Having established the parameters of the metahuman with their Man of Steel, the physical mortal perfection and dashing derring-do of the strictly-human Dynamic Duo rapidly became the swashbuckling benchmark by which all other four-colour crime-busters were judged.

Batman: The Golden Age is a series of paperback feasts (there are also weightier, pricier, more capacious hardback Omnibus editions available, and digital iterations too) re-presenting the Dark Knight’s earliest exploits.

Presented in original publishing release order, the tomes trace the character’s growth into the icon who would inspire so many and develop the resilience needed to survive the stifling cultural vicissitudes that coming decades would inflict upon him and his partner, Robin.

Re-presenting a glorious and astounding treasure-trove of cape-&-cowl classics and iconic covers from Detective Comics #82-92, Batman #21-25 as well as contemporary companion tales from World’s Finest Comics #12-14, this book covers groundbreaking escapades from April/May 1943 to December 1943 to October 1944: with the Dynamic Duo continually developing and storming ahead of all competition even as the war and its themes began to fade away from the collective comics consciousness.

I’m certain it’s no coincidence that many of these Golden Age treasures are also some of the best and most reprinted tales in the Batman canon. These Golden Age greats are some of the finest tales in Batman’s decades-long canon, as lead writers Bill Finger and Don Cameron, supplemented by Joe Samachson, Jack Schiff, Alvin Schwartz, Joe Greene and Mort Weisinger, pushed the boundaries of the adventure medium whilst graphic genius Dick Sprang slowly superseded and surpassed Bob Kane and Jack Burnley, making the feature uniquely his own and keeping the Peerless Pair at the forefront of a vast army of superhero successes. Moreover, with the end of WWII in sight, the escapades became upbeat and more wide-ranging…

These tales were crafted just as triumph was turning in the air and an odour of hopeful optimism was creeping into the escapist, crime-busting yarns – and especially the stunning covers – seen here in the work of Jerry Robinson, George Roussos, Bob Kane Jack Burnley, Dick Sprang, Charles Paris and Stan Kaye…

War always stimulates creativity and advancement and these sublime adventures of Batman and Robin more than prove that axiom as the growing band of creators responsible for producing myriad adventures of the Dark Knight hit an artistic peak which only stellar stable-mate Superman and Fawcett’s Captain Marvel were able to equal or even approach.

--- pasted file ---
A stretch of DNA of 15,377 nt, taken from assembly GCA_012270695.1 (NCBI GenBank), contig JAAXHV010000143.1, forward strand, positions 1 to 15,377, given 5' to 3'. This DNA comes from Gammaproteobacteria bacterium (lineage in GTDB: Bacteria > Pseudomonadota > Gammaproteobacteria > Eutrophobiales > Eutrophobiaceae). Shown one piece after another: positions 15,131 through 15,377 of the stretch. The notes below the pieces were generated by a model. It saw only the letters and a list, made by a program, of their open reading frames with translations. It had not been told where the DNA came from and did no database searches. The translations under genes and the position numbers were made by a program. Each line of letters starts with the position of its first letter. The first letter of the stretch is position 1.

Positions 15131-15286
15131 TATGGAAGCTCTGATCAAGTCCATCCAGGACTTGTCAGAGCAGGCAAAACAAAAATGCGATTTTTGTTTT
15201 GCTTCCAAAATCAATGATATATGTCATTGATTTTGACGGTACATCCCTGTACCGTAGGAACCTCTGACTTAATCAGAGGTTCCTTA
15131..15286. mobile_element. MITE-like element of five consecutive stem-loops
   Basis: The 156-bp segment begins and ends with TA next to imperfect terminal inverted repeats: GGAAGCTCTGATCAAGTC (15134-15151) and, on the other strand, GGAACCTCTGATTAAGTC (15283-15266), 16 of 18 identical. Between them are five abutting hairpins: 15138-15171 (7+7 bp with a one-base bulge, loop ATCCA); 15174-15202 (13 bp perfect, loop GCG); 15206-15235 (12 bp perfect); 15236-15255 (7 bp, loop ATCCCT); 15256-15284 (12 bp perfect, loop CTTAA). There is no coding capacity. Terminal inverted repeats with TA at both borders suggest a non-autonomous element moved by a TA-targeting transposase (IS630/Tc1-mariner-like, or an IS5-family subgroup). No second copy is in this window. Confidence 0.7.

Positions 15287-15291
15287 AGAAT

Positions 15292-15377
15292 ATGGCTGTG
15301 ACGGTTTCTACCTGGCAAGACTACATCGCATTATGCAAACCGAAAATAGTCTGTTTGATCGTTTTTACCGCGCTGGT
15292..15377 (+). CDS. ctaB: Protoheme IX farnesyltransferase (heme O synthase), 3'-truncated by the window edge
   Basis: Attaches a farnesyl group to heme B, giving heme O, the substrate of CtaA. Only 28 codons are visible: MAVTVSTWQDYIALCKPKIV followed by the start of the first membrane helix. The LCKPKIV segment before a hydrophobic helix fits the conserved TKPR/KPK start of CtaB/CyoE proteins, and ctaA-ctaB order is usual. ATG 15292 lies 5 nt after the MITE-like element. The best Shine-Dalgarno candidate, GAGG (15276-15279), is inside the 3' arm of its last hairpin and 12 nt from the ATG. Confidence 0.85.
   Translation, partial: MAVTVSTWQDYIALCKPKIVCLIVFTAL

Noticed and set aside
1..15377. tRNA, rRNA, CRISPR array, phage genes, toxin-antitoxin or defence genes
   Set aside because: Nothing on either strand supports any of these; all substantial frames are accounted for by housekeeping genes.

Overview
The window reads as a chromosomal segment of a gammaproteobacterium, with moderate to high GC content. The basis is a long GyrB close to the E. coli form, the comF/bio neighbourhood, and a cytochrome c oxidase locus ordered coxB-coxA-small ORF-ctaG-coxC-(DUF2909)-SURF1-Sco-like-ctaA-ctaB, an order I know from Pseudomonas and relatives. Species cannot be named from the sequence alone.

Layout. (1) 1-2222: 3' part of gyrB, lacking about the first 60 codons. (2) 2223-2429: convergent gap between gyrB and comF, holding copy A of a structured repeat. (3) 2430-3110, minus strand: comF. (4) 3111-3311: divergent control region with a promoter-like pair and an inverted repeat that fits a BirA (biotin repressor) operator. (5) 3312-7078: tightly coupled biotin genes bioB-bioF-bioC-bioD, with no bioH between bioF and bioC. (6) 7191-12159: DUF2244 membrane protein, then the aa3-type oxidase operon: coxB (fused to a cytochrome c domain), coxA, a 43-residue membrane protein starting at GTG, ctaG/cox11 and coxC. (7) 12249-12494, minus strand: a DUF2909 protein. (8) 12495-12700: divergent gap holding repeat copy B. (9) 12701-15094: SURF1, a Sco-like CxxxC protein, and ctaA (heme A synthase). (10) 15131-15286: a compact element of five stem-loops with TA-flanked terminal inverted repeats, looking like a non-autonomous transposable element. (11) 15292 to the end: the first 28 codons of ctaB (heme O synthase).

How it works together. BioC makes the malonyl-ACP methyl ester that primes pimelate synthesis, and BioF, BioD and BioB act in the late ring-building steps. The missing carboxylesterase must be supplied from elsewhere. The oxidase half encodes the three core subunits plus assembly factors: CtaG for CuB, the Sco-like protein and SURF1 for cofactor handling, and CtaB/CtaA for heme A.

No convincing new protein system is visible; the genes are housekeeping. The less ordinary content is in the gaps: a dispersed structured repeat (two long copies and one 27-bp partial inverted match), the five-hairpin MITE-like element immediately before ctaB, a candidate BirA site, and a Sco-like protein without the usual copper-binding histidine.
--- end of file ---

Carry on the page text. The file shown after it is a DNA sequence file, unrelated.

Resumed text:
We start here with Detective Comics #82 as Cameron, Kane & George Roussos explore the dark side of American Football through the rise and explosive downfall of the ‘Quarterback of Crime!’ after which premiere anthology World’s Finest Comics #12 reveals how ‘Alfred Gets His Man!’ (Finger & Sprang), as Batman’s faithful new retainer revives his own boyhood dreams of being a successful detective with hilarious and action-packed results…

Portly butler Alfred’s diet regime thereafter led the Gotham Guardians to a murderous mesmerising medic and criminal insurance scam in ‘Accidentally on Purpose!’, courtesy of Cameron, Kane & Roussos (Detective #83), after which Batman #21 caters an all-Sprang art extravaganza.

The drama opened with slick Schiff-scripted tale ‘The Streamlined Rustlers’, following the Gotham Gangbusters way out west to solve a devilish mystery and crush a gang of beef-stealing black market black hats, after which Cameron describes the antics of murderous big city mobster Chopper Gant who cons a military historian into planning his capers and briefly stymies Batman and Robin with his warlike ‘Blitzkrieg Bandits!’

Alvin Schwartz penned delightfully convoluted romp ‘His Lordship’s Double’ which sees newly dapper, slimline manservant Alfred asked to impersonate a purportedly crowd-shy aristocratic inventor… only to become the victim in a nasty scheme to secure the true toff’s latest invention…

It all culminates with ‘The Three Eccentrics’ by Joe Greene, which detailing the wily Penguin’s schemes to empty the coffers of a trio of Gotham’s wealthiest misfits…

Over in Detective Comics #84, Mort Weisinger & Sprang (with layouts by Ed Kressy)

pit the Partners in Peril against an incredible Underworld University churning out ‘Artists in Villainy’ before #85 – written by Bill Finger – glories in Sprang’s first brush with the Clown Prince of Crime. In one of the most madcap moments in the entire annals of adventure, Batman and his arch-foe almost unite to hunt for the daring desperado who stole the Harlequin of Hate’s shtick and glory as ‘The Joker’s Double’

World’s Finest Comics #13 featured ‘The Curse of Isis!’ (Finger & Jack Burnley, inked by brother Ray & Roussos): a maritime mystery of superstition, smugglers and sabotage after which Batman #22 offers another quicksilver quartet of classics beginning with ‘The Duped Domestics!’ by Schwartz, Bob Kane & Jerry Robinson, wherein a select number of Gotham’s butlers are targeted by a sultry seductress looking for easy inroads to swanky houses. Despite being an old enemy of Batman’s, “Belinda” more than meets her match when Alfred becomes her next patsy…

When the little rich boy secretly takes a menial job, his generous guardian is rightly baffled but after ‘Dick Grayson, Telegraph Boy!’ (Finger, Burney & Robinson) exposes a criminal enterprise centred around Gotham Observatory, the method of his madness soon becomes clear.

A new solo series debuted as Mort Weisinger & Robinson launched ‘The Adventures of Alfred’ with ‘Conversational Clue!’, wherein Batman’s batman misapprehends an overheard word at the library and stumbles into a safecracking gang. The issue concludes with ‘The Cavalier Rides Again!’ (Finger, Burnley & Charles Paris) as the Dashing Desperado mystifyingly begins bagging cheap imitations rather than authentic booty in his ongoing campaign to best the Batman…